• Kate Sielmann

How To Train For Mount Elbrus PLUS The 12-Week Elbrus Training Plan

Updated: Jun 6, 2020

Mount Elbrus is normally the in between mountain for those who have done and have their sights set on Aconcagua. Elbrus is a fantastic mountain to learn some of the technical skills such as self arresting, walking in crampons and using your ice axe that you will need for Aconcagua. However, there is a misconception that climbing Mount Elbrus is easier than Kilimanjaro because it is 253m lower in altitude, but there are 3 factors that differentiate Mount Elbrus and make it a challenging mountain that requires a dedicated training plan in order to properly prepare.


In this blog you’ll find out the 3 reasons that make training so important to your success and safety followed by a 12-Week Mount Elbrus Training Plan.


The 3 Reasons Why You Need To Be Training For Elbrus:


1. Altitude

The summit altitude is 5,642m. Sitting at just over 5,600m it’s safe to say Mount Elbrus is a big mountain, smaller than Kili, but still big and in the arena of extreme altitude. If the concept of being close to 5,600m high seems weird and something you just can’t imagine, then go for a 5.6km walk or run in a straight/straightish line. Doing that will put the magnitude of Elbrus into perspective and show you why training is so so so important.


2. Load Carrying

Unlike a mountain like Kilimanjaro, you are required to carry your own gear. The big pieces of gear, such as your tent, group food and equipment are carried by porters to High Camp, but your own gear and own food is carried by you. You should expect and train to carry a backpack weighting between 10kg and 15kg.

Even though you can pay for the additional help of a porter, you absolutely should not rely on that extra help. If you find yourself on the mountain needing help then it’s there but it is the wrong mentality to reduce your training effort simply because you know there’s a back up solution if you need it.


3. Weather Conditions

Mount Elbrus is in the Southern part of Russia. Even though the Elbrus climbing season is in the Russian Summer time, you can still expect and be exposed Arctic conditions, with temperatures dropping down to -40°C. Although weather doesn’t directly affect your fitness levels, it does affect your overall physical capability. The colder it is, the harder your body has to work to stay warm. That in itself is a huge stress on your body but adding inadequate fitness levels to that strain will make the climb that much harder.


NOTE: Please read “The 5 Essential Training Principles Of Mountaineering & Trekking” before you start the next section of this blog. You’ll need to understand what the training principles actually are to understand your 12-Week Elbrus Training Plan.


A small disclaimer, 12 weeks to train and prepare is really the minimum amount of time I would suggest to any of my clients with reasonable/average fitness levels. If you struggle to walk 5km with a 10kg backpack with a heart rate of about 130bpm or run 5km with a heart rate between 140bpm and 150bpm then rather be on the safe side and assume you need longer than 12 weeks to prepare.


12-Week Elbrus Training Plan


In my book “A Step-By-Step Manual To Mountaineering & Trekking Around The World” I share the formula I developed to calculate the exact number of hours you should be training per week to reach your peak physical condition for any mountain or trekking route you choose, as well as an entire, detailed and scientific chapter dedicated to creating your own training program.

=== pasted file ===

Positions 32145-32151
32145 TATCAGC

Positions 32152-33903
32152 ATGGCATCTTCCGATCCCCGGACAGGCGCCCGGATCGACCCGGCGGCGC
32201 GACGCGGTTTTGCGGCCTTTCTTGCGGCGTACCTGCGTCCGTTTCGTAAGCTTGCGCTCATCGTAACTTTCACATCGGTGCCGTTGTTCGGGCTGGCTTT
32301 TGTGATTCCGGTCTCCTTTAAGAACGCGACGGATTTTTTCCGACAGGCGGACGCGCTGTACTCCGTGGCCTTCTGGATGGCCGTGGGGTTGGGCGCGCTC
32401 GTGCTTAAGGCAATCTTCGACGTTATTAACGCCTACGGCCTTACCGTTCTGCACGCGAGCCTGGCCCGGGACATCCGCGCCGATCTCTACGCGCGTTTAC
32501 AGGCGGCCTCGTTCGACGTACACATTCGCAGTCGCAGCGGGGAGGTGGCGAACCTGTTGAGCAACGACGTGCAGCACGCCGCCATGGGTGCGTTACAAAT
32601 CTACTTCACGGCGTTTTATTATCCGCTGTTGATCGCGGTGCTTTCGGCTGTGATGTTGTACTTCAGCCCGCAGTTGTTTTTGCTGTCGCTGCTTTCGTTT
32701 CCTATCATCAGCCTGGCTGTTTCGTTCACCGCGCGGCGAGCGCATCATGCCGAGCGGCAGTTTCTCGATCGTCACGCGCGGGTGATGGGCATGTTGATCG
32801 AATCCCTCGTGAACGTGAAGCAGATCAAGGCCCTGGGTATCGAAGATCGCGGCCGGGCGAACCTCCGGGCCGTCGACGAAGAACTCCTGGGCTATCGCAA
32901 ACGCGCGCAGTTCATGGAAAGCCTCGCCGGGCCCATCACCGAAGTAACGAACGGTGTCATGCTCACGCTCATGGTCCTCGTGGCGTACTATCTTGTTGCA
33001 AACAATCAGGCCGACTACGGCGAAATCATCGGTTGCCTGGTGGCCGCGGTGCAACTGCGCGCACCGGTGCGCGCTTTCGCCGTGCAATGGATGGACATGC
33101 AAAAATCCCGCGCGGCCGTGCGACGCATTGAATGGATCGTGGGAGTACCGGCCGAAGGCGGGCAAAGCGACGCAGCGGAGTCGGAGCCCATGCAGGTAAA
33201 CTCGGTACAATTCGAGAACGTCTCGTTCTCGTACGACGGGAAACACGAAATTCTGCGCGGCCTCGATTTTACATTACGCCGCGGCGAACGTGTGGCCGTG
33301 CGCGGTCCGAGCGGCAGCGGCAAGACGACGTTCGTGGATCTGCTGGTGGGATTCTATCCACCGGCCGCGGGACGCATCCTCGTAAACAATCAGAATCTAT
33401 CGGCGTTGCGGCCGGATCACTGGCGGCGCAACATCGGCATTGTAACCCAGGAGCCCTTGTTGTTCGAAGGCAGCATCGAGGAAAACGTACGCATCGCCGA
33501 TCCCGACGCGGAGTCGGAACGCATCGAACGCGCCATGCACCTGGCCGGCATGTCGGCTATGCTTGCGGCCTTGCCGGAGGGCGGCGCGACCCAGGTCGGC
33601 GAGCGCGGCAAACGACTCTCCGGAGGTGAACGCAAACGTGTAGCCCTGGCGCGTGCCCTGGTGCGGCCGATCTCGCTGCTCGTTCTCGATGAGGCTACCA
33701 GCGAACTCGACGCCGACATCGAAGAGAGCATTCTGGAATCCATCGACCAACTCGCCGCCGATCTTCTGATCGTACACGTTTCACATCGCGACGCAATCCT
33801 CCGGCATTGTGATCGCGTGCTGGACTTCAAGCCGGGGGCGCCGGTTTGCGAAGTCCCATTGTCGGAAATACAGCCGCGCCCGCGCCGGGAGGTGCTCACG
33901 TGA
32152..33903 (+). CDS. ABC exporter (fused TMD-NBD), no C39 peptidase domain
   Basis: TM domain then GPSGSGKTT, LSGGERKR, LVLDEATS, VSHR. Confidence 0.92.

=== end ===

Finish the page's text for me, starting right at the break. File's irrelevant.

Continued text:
If you haven’t read my book and calculated your weekly training hours then please know that the below training plan is based on the average age, weight and overall fitness levels of a person. This program also excludes the specific Heart Rate Zones that I explain and apply to The Training Chapter in my book, simply because it is impossible (and medically unsafe) to assume and suggest the specific zones you should be training in without properly calculating them.


Dedicate yourself to your training, give of your absolute best at sea level so you can give of your best at altitude. Mount Elbrus will demand nothing less than your absolute best.


Week 1 to 4

  • 2 hours Aerobic Fitness

  • 30 minutes Core Stability

  • 15 minutes Ankle Mobility and Balance

  • 1 hour Leg and Glute Strength

  • 15 minutes Anaerobic Power

Week 4 to 8

  • 2.5 hours Aerobic Fitness

  • 1 hour Core Stability

  • 15 minutes Ankle Mobility and Balance

  • 1.5 hours Leg and Glute Strength

  • 15 minutes Anaerobic Power

Week 8 to 12

  • 3 hours Aerobic Fitness

  • 1 hour Core Stability

  • 15 minutes Ankle Mobility and Balance

  • 2 hours Leg and Glute Strength

  • 15 minutes Anaerobic Power


Week 12 (Peak Week)

During Peak Week, your training amount will decrease giving your body the necessary time to rest and recover before you take your first step on Mount Elbrus. You want to start your climb fully recovered and rested and not tired and exhausted from training, which is why including a Peak Week in your 12 Week Elbrus Training Plan is important.


  • 2 hours Aerobic Fitness

  • 1 hour Core Stability

  • 30 minutes Ankle Mobility and Balance

  • 1 hour Leg and Glute Strength – very light exercises followed by a 15 minute Self-Massage Release (SMR) using a Foam Roller. Click here to see my SMR program.

  • 0 minutes Anaerobic Power

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